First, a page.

Micro data centers use advanced analytics, both reactive and predictive, to deliver real-time data to the locations where the data can provide maximum value. Diagnostic analytics at the edge analyze large volumes of data, but only send data indicating an incident has occurred or needs investigation back to the core data center. This approach minimizes data transport volumes and response times to reduce the demands on the ICT infrastructure.
“Most cities centralize their data with their command-and-control,” Sherwood says. “Now we can make situation-response decisions at the edge, in real time or near-real time, with the NTT safe city solution, which could save a life or prevent an accident. If someone’s driving the wrong way on a one-way street, we can warn them, and the difference between two seconds and ten seconds is the difference between life and death.”
Lester Lewis, deputy director of IT for the City of Las Vegas, explains that the micro data centers can apply cognitive analytics along with AI and machine learning techniques to multiple edge data inputs and sources. “To gain deeper insights much faster, so police and first responders can better combat crime and improve public safety, we rely on the intelligent data flows of the NTT Group’s solution,” he says. “At the same time, we only retain incident data, so it has cut our storage needs dramatically.”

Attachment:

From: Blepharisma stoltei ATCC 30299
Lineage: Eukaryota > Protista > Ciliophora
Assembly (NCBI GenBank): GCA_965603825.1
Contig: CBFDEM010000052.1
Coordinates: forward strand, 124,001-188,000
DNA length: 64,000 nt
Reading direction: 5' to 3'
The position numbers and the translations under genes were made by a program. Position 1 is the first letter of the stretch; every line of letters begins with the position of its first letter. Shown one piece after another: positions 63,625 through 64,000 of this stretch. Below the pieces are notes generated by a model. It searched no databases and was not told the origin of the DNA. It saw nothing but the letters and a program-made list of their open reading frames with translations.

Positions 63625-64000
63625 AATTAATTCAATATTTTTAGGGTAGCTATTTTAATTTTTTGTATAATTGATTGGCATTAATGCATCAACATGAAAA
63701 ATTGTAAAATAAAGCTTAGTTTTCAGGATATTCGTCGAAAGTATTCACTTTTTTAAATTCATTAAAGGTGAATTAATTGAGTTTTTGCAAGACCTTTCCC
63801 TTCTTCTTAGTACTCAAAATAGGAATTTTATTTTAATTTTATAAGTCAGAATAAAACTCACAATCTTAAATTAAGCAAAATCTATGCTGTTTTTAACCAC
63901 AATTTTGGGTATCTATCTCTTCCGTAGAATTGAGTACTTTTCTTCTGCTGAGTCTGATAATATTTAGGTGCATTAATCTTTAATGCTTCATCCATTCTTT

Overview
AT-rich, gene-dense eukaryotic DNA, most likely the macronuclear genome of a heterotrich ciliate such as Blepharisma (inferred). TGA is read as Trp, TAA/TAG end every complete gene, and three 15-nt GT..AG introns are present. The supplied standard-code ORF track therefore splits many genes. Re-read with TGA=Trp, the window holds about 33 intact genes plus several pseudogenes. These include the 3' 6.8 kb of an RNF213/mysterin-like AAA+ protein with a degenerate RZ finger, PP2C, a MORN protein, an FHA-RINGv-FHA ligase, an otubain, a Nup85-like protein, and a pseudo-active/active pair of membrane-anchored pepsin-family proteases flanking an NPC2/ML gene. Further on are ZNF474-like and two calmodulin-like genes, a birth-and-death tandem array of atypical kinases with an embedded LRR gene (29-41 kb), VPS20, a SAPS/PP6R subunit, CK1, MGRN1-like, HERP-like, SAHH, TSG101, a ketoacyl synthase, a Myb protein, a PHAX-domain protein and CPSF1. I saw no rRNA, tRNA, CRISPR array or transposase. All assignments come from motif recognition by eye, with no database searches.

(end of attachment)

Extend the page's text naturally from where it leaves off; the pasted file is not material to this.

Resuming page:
Formerly a city traffic engineer, Joanna Wadsworth is now the program manager of emerging technologies. “One of our prime use cases is wrong-way driver detection,” she says. “In our downtown, we have a one-way roadway segment that routinely sees wrong-way drivers. “Sensors help us to capture the number of times a vehicle goes the wrong way on that segment, the time of day and their driving patterns. Our before-and-after data can measure the effectiveness of roadway improvements, so drivers arrive at their destination faster and safer. Of course, this improves pedestrian safety, too.”
Wadsworth envisions using the NTT system to improve traffic management, including signal timing, trip routing and even direct vehicle communications. “Eventually, with connected cars, we’ll know in real time when accidents occur and what emergency services to dispatch, using the data supplied by the NTT safe city solution,” she says.
As another example, Wadsworth explains how the NTT’s Cognitive Foundation architecture in the safe city solution could work when AMBER alerts are issued. “With AI and deep learning, it could automatically scale up the system’s network and compute power to perform enhanced license plate recognition or capture higher-res images than normal,” she says. “We can find children much faster with help from this NTT technology.”
The future for the City of Lights is quite bright, in Sherwood’s view: “We’re at that point where cities that learn, understand and invest in technology will be the cities of the future. Las Vegas is well on its way with our NTT partnership backing us.”